Norm Rice was Mayor of Seattle for two terms, 1990-1998. He is a graduate of the Evans School of Public Policy and Governance and the recipient of the University of Washington's highest honor, Alumnus Summa Laude Dignatus. He is the first Seattle mayor to ever become President of the United States Conference of Mayors.
Lawrence Matsuda was born in the Minidoka, Idaho, Idaho War Relocation Camp (concentration camp) during World War II. Matsuda has written two books of poetry, a third in collaboration with Tess Gallagher, and a graphic novel about the WWII Japanese American 442 Regimental Combat Team. Animated sections of the novel won regional Emmys in 2015 and 2016. Matsuda has a Ph.D. in Education from the University of Washington.
Catherine Johnson lives, writes and farms with her wife of over 30 years on Vashon Island. Her essays and poems have appeared in various anthologies and magazines. Her memoir Finding Mercy In This World received the 2018 Sarton Women's Book Award.
Laurie Stewart has worked as an environmental paralegal and science writer and is currently manager of Vashon Bookshop. She has lived on Vashon since 1994 with her husband, two sons, and several generations of sheep, chickens, cats and dogs.
Linda Broten Straley, 1942-2019. Linda grew up in Bellingham Washington and graduated from Smith College in 1964. After college she taught school for several years in Guatemala and later lived in Panama from 1970 to 1973. In Seattle, for over 20 years she was on the faculty of Seattle Academy of Arts and Sciences where she taught Spanish and provided college counseling.
Lonny Kaneko (1939—2017) has received both national and local awards for his poetry, fiction, and play––including a fellowship from the National Endowment for the Arts for poetry. Stories, poems and essays appear in anthologies such as An Ear to the Ground, Daily Fare, The Big AIIIEEEEE, Asian American Literature, and The Seattle Review. He lived on Vashon Island in Washington state.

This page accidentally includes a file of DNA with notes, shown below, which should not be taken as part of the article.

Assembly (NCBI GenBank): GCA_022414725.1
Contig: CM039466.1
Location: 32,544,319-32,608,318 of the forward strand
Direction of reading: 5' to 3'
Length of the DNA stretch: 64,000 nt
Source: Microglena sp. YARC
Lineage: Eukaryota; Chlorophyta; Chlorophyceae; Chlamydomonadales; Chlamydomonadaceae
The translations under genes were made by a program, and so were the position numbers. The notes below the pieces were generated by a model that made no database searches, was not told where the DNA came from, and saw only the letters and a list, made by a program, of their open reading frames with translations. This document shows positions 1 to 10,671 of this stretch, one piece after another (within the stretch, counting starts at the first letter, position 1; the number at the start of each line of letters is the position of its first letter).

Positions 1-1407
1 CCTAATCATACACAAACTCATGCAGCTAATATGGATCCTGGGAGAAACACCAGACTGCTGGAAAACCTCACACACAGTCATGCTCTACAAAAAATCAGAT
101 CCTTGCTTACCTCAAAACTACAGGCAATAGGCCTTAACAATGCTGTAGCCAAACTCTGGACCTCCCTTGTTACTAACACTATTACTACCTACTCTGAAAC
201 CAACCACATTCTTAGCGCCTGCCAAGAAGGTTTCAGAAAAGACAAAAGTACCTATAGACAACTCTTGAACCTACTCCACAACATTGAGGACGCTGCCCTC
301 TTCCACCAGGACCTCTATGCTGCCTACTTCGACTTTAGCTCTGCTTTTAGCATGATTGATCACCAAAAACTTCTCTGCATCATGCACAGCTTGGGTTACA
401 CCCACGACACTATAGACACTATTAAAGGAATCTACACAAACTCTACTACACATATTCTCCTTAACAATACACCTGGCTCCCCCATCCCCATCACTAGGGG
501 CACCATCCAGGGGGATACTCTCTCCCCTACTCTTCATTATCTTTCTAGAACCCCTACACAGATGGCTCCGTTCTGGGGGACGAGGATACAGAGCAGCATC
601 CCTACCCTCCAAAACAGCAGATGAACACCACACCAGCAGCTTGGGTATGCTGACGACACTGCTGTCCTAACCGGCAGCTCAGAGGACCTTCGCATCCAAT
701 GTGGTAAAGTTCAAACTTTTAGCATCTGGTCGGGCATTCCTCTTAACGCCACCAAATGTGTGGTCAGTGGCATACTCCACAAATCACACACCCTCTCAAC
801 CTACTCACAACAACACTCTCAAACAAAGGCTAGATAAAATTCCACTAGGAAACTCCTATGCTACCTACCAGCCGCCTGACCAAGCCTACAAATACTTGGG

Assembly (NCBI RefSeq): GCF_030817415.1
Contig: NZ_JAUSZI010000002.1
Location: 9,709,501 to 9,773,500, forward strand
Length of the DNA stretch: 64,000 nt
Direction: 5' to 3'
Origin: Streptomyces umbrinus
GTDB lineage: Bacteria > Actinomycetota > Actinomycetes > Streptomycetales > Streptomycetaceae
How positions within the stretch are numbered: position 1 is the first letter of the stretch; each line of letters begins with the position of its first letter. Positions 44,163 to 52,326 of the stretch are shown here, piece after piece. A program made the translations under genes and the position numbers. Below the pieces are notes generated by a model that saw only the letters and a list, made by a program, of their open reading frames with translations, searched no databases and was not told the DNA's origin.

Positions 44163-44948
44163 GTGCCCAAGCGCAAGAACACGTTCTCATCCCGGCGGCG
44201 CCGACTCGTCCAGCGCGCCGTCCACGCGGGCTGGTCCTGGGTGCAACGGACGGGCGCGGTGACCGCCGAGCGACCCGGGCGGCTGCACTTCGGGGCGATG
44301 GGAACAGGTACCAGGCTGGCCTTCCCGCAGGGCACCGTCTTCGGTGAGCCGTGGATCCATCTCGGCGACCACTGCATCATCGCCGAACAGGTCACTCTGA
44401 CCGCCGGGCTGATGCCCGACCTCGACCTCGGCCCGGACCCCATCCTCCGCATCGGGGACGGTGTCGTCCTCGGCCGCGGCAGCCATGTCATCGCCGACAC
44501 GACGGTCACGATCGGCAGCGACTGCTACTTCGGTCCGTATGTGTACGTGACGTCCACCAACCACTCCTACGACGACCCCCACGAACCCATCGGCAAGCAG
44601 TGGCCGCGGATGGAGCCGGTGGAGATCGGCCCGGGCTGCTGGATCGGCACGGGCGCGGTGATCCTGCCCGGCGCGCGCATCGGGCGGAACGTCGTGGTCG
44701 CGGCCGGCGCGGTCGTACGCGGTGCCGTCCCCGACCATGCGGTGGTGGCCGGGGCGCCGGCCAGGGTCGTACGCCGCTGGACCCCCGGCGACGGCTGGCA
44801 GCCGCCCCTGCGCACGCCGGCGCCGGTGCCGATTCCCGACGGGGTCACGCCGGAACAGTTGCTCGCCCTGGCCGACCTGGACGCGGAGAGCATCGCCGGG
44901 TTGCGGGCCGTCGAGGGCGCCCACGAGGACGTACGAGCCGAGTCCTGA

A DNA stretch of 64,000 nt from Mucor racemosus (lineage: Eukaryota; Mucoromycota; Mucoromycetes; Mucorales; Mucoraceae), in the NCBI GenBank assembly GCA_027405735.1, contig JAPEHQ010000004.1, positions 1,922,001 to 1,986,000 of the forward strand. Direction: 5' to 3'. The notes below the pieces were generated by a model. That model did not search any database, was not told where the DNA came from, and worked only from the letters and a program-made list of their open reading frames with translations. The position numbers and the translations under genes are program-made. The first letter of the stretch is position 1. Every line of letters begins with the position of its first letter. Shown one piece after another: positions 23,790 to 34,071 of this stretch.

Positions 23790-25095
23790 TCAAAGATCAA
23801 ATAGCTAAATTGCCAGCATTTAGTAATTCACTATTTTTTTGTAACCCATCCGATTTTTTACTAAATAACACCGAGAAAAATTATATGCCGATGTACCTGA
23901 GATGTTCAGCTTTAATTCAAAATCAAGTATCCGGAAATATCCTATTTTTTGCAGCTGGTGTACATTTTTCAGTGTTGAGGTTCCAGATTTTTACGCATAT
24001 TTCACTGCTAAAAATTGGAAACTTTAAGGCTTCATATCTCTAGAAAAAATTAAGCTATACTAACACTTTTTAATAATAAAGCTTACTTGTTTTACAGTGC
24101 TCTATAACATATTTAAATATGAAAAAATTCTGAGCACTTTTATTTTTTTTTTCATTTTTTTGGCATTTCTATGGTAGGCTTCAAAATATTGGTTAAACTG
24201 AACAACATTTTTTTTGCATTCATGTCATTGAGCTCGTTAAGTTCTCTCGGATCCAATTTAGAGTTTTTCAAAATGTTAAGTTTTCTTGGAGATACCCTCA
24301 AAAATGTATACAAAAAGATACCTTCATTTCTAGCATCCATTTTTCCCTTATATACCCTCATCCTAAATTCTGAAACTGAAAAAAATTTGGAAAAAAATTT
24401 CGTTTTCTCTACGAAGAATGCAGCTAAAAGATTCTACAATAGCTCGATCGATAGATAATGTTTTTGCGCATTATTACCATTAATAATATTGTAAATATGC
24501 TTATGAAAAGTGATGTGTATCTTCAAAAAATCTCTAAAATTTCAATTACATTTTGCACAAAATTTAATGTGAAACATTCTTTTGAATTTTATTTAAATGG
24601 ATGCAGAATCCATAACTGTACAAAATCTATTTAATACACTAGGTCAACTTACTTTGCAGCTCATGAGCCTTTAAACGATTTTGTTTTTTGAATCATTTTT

Ann Combs, a former columnist for the Seattle P-I, is the author of a number of titles for adults including Smith College Never Taught Me How to Salute; We’ll Laugh About This, Someday; and the beloved children’s book How Old is Old. She lives on Bainbridge Island, near Seattle, Washington.
Artis Palmer, a former freelance writer for Seattle Magazine, in this charming memoir humorously and tenderly chronicles the challenges faced by her family during the Great Depression. Eccentric characters and unexpected adventures are entertainingly bound by the force of place and community. From bootlegging in Seattle to gold mining in Nome, Alaska, There’s No Place Like Nome reveals the courage and resilience of the human spirit in tough times.
Jean Davies Okimoto is an author and playwright whose books and short stories have been translated into Japanese, Italian, Chinese, Danish, Korean, German, French and Hebrew. She is the recipient of numerous awards including Smithsonian Notable Book, the American Library Association Best Book for Young Adults, the International Reading Association Reader’s Choice Award, the Parent’s Choice Award, and the Green Earth Book Award. Her picture book Blumpoe the Grumpoe Meets Arnold the Cat was adapted by Shelley Duvall for the HBO and Showtime television series Bedtime Stories. Her short stories have appeared in Dell’s anthologies Short Stories by Outstanding Writers for Young Adults and she has had plays produced in Seattle, Toronto, Vancouver, New York and Vashon Island, Washington. She has appeared on the Today Show, the CBS Morning Show, The Oprah Winfrey Show, and CNN. She is the co-founder of the Seattle Reading Awards for Highest Reading Improvement and served as its co-chair since from 1986 until 2016. (Complete Bio)